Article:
America’s embrace of sanctions against nations like Japan and Russia is a function of its values and interests, not merely a calculated effort to pursue a great power agenda. Feeding the appetite of nations like Japan and Russia for small nations never works. While some policymakers are too glib about using World War Two-era analogies about the dangers of appeasement, rethinking the virtues of such a discreditable course of action is even more misguided.

Saunders’ fears of a too-forceful use of American economic power is not only misplaced with respect to Russia; the idea that the goal of these confrontations is splitting the difference with aggressors is his real mistake. Offering Japan enough carrots in order to avoid an attack on U.S. territories would have been a disaster. The same is true of any misguided effort to buy off Putin.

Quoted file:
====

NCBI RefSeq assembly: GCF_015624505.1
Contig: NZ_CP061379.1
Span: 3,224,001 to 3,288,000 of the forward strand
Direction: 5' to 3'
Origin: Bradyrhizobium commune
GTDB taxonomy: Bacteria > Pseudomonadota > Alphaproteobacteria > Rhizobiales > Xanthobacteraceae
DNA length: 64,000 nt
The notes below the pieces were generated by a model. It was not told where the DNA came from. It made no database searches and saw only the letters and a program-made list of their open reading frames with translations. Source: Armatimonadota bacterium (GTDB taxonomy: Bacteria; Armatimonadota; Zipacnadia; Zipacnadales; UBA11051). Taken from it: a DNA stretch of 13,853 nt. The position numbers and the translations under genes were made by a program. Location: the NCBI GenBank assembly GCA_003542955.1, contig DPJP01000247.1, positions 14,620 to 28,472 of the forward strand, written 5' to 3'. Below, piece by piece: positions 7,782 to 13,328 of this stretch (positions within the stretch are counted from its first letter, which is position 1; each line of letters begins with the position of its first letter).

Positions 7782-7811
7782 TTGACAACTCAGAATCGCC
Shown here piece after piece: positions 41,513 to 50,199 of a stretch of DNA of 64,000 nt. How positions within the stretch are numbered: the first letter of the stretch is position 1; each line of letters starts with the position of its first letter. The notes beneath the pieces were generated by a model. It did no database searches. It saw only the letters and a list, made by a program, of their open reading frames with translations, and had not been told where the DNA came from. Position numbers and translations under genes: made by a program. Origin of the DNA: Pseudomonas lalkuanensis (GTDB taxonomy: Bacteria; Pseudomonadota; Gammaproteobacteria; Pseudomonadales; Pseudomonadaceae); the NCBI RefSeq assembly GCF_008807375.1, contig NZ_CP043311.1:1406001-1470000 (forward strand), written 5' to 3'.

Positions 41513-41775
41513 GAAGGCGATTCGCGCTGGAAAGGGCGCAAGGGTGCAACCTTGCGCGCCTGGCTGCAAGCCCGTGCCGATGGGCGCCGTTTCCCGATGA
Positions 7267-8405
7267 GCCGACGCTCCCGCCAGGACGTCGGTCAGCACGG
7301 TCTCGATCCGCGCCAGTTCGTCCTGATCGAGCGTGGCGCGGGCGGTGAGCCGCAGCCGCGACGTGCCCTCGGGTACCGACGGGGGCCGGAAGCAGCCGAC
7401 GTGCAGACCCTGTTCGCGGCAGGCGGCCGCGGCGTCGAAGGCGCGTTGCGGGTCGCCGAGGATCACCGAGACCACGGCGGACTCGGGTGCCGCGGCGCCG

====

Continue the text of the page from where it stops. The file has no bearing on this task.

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Why Americans Go to War

I wonder what it says about the modern “progressive” mindset that Paul Krugman can only imagine two reasons to wage war: for profit or for the political advantage of the leader who initiates hostilities. He (rightly) debunks the idea of waging war to make money in most cases, but is sympathetic to the idea that some leaders initiate hostilities to bolster domestic support–he thinks Vladimir Putin is one such today and that the Chinese leaders could be another example in the future although why he thinks that George W. Bush belongs in the same category is unclear. (Krugman argues that the Iraq War helped Bush win reelection but in fact it nearly cost him the 2004 election and in any case the political consequences were unforeseeable, and I believe irrelevant, when Bush launched the war in 2003.)